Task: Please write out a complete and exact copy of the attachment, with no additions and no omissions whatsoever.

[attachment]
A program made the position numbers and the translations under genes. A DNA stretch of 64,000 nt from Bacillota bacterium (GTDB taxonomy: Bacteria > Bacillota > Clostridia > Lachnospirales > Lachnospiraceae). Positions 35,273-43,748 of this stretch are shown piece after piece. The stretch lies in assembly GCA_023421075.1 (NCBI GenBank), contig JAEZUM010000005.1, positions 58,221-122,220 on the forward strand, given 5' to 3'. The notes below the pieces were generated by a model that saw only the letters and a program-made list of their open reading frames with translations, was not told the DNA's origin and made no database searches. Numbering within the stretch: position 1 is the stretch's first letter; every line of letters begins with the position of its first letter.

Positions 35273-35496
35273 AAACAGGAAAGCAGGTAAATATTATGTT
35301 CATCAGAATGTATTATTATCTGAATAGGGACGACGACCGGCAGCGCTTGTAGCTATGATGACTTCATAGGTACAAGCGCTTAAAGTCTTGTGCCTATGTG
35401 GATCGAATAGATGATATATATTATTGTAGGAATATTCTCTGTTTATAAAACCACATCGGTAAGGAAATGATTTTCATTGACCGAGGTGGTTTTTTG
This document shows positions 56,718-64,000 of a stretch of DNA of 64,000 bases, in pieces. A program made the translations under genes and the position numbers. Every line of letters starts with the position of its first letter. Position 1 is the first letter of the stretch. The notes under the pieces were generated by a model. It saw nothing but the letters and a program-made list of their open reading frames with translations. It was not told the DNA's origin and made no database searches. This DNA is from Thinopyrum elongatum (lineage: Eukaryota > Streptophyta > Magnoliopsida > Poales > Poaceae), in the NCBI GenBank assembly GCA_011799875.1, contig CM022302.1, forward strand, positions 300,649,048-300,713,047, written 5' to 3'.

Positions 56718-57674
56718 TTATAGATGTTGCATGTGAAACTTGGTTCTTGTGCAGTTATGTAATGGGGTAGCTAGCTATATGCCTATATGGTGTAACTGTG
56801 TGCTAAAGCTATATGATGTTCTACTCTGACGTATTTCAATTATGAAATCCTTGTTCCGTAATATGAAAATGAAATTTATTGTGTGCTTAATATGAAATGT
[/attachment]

A program made the position numbers and the translations under genes. A DNA stretch of 64,000 nt from Bacillota bacterium (GTDB taxonomy: Bacteria > Bacillota > Clostridia > Lachnospirales > Lachnospiraceae). Positions 35,273-43,748 of this stretch are shown piece after piece. The stretch lies in assembly GCA_023421075.1 (NCBI GenBank), contig JAEZUM010000005.1, positions 58,221-122,220 on the forward strand, given 5' to 3'. The notes below the pieces were generated by a model that saw only the letters and a program-made list of their open reading frames with translations, was not told the DNA's origin and made no database searches. Numbering within the stretch: position 1 is the stretch's first letter; every line of letters begins with the position of its first letter.

Positions 35273-35496
35273 AAACAGGAAAGCAGGTAAATATTATGTT
35301 CATCAGAATGTATTATTATCTGAATAGGGACGACGACCGGCAGCGCTTGTAGCTATGATGACTTCATAGGTACAAGCGCTTAAAGTCTTGTGCCTATGTG
35401 GATCGAATAGATGATATATATTATTGTAGGAATATTCTCTGTTTATAAAACCACATCGGTAAGGAAATGATTTTCATTGACCGAGGTGGTTTTTTG
This document shows positions 56,718-64,000 of a stretch of DNA of 64,000 bases, in pieces. A program made the translations under genes and the position numbers. Every line of letters starts with the position of its first letter. Position 1 is the first letter of the stretch. The notes under the pieces were generated by a model. It saw nothing but the letters and a program-made list of their open reading frames with translations. It was not told the DNA's origin and made no database searches. This DNA is from Thinopyrum elongatum (lineage: Eukaryota > Streptophyta > Magnoliopsida > Poales > Poaceae), in the NCBI GenBank assembly GCA_011799875.1, contig CM022302.1, forward strand, positions 300,649,048-300,713,047, written 5' to 3'.

Positions 56718-57674
56718 TTATAGATGTTGCATGTGAAACTTGGTTCTTGTGCAGTTATGTAATGGGGTAGCTAGCTATATGCCTATATGGTGTAACTGTG
56801 TGCTAAAGCTATATGATGTTCTACTCTGACGTATTTCAATTATGAAATCCTTGTTCCGTAATATGAAAATGAAATTTATTGTGTGCTTAATATGAAATGT